Meanwhile, the company is readying its next-generation clot dissolver, TNK-tPA, for Phase III trials. Phase II studies indicated that an injection of TNK-tPA lasting five to 10 seconds had comparable efficacy and safety properties to the current standard treatment for heart attacks, the 90-minute infusion of tPA.
Third-quarter sales of the three Genentech growth hormone products were stable, at $57 million for the quarter, down just $600,000 from the year-ago period. Year-to-date sales of $168.5 million are running slightly ahead of last year's $167.6 million. Genenetech, which has four competitors in the U.S. growth hormone market, said it has a comprehensive plan to defend its market position.
"Genentech has maintained excellent relationships with the endocrine community," said Leber. "We've shown a true commitment to the growth hormone market, and that commitment is backed up with continued research and development."
The company, for example, maintains a post-marketing registry that tracks patients who have received the hormones. While originally mandated by the FDA when the agency approved Protropin for children with growth hormone deficiency, Genentech voluntarily expanded the program and now works with 500 participating physicians and 340 medical institutions to track 16,000 children in the U.S. and Canada.
Pulmozyme Gaining Market Strength
The company's other major product, Pulmozyme Inhalation Solution for cystic fibrosis, edged upward during the quarter with a 32 percent increase to $23.8 million and a 15 percent gain to $66.3 million for the year-to-date, compared with the same periods a year ago. Pulmozyme revenues are down, however, compared with 1995, when sales totaled $88.9 million in the first nine months.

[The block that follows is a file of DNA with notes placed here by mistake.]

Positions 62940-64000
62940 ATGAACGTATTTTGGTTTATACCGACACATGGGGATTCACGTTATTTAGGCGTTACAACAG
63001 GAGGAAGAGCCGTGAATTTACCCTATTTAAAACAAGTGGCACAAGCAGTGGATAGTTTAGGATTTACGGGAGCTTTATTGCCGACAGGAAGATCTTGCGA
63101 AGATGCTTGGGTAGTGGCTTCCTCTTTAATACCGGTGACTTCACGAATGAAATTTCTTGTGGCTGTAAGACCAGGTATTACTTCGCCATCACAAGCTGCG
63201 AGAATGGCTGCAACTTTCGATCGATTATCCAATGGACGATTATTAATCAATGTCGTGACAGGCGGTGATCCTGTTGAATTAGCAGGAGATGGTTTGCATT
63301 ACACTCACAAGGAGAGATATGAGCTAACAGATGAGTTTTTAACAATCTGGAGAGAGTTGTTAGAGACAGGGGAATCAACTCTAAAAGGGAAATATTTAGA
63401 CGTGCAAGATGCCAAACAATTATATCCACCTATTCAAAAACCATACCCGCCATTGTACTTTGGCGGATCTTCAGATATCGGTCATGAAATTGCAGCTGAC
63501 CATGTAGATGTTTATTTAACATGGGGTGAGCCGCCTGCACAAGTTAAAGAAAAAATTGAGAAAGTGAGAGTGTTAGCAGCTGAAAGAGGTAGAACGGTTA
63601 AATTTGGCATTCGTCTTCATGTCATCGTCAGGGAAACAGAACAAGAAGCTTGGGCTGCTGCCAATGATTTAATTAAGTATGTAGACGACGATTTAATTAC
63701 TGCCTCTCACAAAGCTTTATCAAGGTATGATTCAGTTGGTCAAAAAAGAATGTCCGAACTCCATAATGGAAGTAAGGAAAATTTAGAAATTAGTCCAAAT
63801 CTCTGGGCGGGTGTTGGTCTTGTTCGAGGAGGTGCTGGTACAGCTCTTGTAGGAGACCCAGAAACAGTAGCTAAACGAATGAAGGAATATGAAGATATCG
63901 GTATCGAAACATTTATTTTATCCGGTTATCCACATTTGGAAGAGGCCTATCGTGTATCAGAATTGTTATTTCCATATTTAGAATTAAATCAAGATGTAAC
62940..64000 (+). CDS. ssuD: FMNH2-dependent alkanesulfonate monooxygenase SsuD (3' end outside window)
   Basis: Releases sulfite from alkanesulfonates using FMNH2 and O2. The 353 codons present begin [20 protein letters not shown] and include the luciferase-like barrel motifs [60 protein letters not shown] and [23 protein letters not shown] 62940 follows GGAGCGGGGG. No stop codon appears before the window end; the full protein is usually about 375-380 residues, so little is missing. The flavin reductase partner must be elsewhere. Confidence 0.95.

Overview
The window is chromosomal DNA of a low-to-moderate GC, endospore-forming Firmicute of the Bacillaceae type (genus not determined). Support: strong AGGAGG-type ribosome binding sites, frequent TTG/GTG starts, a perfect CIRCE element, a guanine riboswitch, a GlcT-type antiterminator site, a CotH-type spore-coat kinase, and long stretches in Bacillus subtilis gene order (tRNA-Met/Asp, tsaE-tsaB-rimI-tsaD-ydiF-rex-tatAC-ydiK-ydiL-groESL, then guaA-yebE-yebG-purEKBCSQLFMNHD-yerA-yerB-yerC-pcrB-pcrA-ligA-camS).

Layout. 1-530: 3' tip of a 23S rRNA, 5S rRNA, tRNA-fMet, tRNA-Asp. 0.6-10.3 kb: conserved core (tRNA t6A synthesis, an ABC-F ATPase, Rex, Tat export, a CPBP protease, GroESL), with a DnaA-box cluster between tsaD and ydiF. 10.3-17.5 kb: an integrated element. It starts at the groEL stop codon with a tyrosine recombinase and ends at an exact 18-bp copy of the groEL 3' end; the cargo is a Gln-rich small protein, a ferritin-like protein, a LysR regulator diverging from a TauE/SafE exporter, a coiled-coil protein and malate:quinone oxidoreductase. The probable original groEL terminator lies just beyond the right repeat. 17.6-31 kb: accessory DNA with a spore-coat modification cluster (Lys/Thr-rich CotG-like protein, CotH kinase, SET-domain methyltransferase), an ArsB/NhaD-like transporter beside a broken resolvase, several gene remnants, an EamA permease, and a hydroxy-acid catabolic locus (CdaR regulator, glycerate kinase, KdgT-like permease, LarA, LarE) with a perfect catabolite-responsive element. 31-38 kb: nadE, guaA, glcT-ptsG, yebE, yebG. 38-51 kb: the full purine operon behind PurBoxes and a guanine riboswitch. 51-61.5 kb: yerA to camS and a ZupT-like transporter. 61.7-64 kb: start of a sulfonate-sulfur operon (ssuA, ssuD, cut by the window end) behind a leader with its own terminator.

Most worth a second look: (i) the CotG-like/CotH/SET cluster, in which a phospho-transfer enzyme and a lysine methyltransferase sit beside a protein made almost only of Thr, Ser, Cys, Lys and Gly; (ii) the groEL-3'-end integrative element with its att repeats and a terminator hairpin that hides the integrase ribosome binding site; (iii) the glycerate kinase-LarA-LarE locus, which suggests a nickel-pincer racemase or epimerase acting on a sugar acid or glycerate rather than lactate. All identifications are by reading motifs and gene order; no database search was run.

During the third quarter, Genentech spent 47 percent of revenues — or $118.1 million — on research and development, up slightly from $114.8 million in the comparable 1996 quarter. So far this year, the company has introduced two new molecules to its pipeline, vascular endothelial growth factor (VEGF), in Phase I trials for coronary arterial disease, and anti-VEGF, in Phase I studies for solid tumors.
At the other end of the pipeline are two advanced-stage products: Rituxan, a monoclonal antibody created by IDEC Pharmaceuticals Corp., of San Diego, for the treatment of relapsed or refractory low-grade or follicular non-Hodgkin's B-cell lymphoma; and rhuMab-E25 (E25), a recombinant humanized monoclonal antibody to immunoglobulin E, under development for asthma with partners Novartis A.G., of Basel, Switzerland, and Tanox Biosystems Inc., of Houston.
Rituxan won an FDA advisory committee's recommendation in July, while E25 has passed a Phase II trial and is expected to enter Phase III in early 1998.
Genentech's shares (NYSE:GNE) closed Tuesday at $59, up $0.125.
Basel, Switzerland-based Roche currently owns about two-thirds of the company's shares and has the right to buy the company at a steadily escalating price until June 1999. At that point, Genentech shareholders may "put" their shares to Roche for $60 per share.
The company's stock has been trading between $56 and $59 for the last six months. *